Hecq “gives grief its voice, resurrecting it from silence”: Malcolm St Hill reviews Dominique Hecq’s ‘Hush: A Fugue’

Dominique Hecq’s Hush: A Fugue (UWA Publishing, 2017).

Hush_coverDominique Hecq’s Hush: A Fugue examines the death of a child from a mother’s perspective and the harrowing aftermath of such an inexplicable event. In this autobiographical work, Hecq finds language for a profound loss, one that almost defies articulation.

The bulk of Hush traverses a year, from the winter of the child’s death and funeral, through the literal and metaphorical seasons of grief. The work contains discrete sections each, except for the first, opening with a short epigraphical poem. ‘Morning hail/ gusts of wind/ moaning’ leads the section in which the mother discovers her baby’s ‘lightless body’. The white of his pallid skin becomes a recurrent motif. However, white is a contradiction. White has brilliance and luminescence, but ‘the price white pays for this sheer purity is that it absorbs no light into its own body – and for lead white, this means its own heart is black.’

Hush: A Fugue is a hybrid of prose and poetry, expertly entwined by Hecq. These forms are evident in Hecq’s oeuvre, including five previous collections of poetry. At times, Hush reads like a short story. In the section set some months after the funeral, the mother, haunted by ghosts, gets out of bed in the middle of the night. She takes to the highway, driving through pouring rain, heading for the country. She gets booked for speeding, such is the urgency of her quest. The reader is propelled, eager to know where this road trip will end. Across the forms, Hecq mixes the quotidian and the meditative, the latter particularly evident towards the end of the work.

The notion of the fugue goes to the heart of Hush and is both a musical and psychiatric term. In music, it is a compositional technique characterised by the introduction of successive voices playing the same theme with variations in pitch, calling out and echoing each other. This is manifested in Hecq through the repetition of passages, images and changing points of view.

Alicia Ostriker explains the meaning of a fugue state in psychiatry in a recent essay on Paul Celan’s Holocaust poem, ‘Todesfuge’, translated in English as, ‘Death Fugue’. ‘The term is not merely musical… a “fugue state” is a psychiatric condition in which identity and memory have fled the self.’ In Hush, the mother loses her ‘place in the world’, and involuntarily abandons her former self. ‘Time would not flow. Time was rock hard. Amber.’ She is ‘cold and empty’. Emotions freeze and in the fallout she is estranged from her surviving toddler son. ‘His brother’s life; his brother’s death, has made us strangers to each other.’ Thankfully there is a re-engagement, as the mother empathises with her son’s inability ‘to return to his place in his own life.’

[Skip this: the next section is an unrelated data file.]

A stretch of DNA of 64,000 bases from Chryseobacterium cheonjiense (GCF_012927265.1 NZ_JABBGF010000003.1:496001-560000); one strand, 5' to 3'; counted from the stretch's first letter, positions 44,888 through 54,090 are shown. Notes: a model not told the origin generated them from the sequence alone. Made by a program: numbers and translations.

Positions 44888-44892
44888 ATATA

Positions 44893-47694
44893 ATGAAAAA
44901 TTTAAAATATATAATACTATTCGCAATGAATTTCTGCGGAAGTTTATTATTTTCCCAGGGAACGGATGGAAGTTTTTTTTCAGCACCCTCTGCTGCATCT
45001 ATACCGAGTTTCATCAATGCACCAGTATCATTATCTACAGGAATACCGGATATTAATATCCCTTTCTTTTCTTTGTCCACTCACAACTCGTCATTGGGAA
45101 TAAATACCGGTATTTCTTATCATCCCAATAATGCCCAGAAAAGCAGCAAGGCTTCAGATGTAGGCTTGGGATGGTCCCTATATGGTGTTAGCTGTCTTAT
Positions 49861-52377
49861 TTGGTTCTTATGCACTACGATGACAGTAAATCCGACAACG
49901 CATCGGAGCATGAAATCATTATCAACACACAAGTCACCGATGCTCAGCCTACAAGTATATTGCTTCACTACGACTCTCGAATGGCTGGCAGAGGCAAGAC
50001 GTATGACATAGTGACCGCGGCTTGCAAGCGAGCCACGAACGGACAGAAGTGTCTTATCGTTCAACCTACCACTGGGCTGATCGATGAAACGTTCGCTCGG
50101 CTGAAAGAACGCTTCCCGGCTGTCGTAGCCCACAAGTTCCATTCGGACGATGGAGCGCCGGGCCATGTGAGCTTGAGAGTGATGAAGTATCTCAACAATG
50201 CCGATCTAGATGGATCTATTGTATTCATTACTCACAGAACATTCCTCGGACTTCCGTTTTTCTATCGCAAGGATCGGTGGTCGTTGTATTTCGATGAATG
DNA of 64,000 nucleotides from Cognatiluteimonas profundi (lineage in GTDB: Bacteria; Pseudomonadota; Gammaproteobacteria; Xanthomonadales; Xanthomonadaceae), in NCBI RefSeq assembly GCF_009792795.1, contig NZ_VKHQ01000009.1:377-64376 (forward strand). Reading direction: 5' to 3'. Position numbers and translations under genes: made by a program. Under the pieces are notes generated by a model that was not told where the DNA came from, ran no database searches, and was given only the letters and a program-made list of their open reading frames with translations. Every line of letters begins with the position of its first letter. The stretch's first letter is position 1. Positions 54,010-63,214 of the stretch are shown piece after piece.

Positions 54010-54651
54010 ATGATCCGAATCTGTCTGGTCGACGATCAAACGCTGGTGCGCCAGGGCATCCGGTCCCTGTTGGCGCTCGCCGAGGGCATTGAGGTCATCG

There are other glimmers of hope, starting with the mother, father and son visiting the Grampians in Victoria. On a clifftop, in the ‘darkness before dawn’, she spreads her arms and ‘uttered a primal cry’. The appearance of the ‘glorious sunlight’ signals a shift. ‘The turning happened. I surrendered to an invisible force… I began to speak again.’

Hush highlights the power of writing to sift and sort through emotions, and potentially heal in the process. ‘Perhaps writing, especially poetry is the art of loss’, the protagonist writes. Shortly after the funeral, she says, ‘I tried writing. Words came in bursts and spurts. Made no sense. I had lost my alphabet in the night sky’, yet she ‘needed to write for the sheer satisfaction of keeping fear at bay, of experiencing the vanity of meaning, even if words did not make sense.’ Towards the end of this section writing opens her up. ‘As I wrote, compelled back to the black sea, I felt my heart expanding towards the sky and tears came to my eyes for the first time since death had been.’

‘A sentence rises up, hovers in the air, drifts…’. Writing is imperfect. Words, for all their power, can never express exactly what it is that calls and haunts. Fugue-like, the protagonist writes and re-writes passages. This is never monotonous or self-indulgent. It reflects a desire to get the words and form right, to express the changing thoughts and emotions in the most appropriate way. In a sequence set in a ‘listless garden’, the mother describes herself as ‘dizzy and slightly nauseous’ with the ‘brash sunlight’ making her ‘irritable’. She longs for ‘cooler days’. Later in a garden, now described as ‘crowded’, she feels ‘scatty and slightly nauseous’. The ‘grey light’ makes her ‘irritable’ and she longs for ‘warmer days’. The meandering continues and at the end of this section, Hecq offers the reader a poem, a succinct version of the passages which preceded it.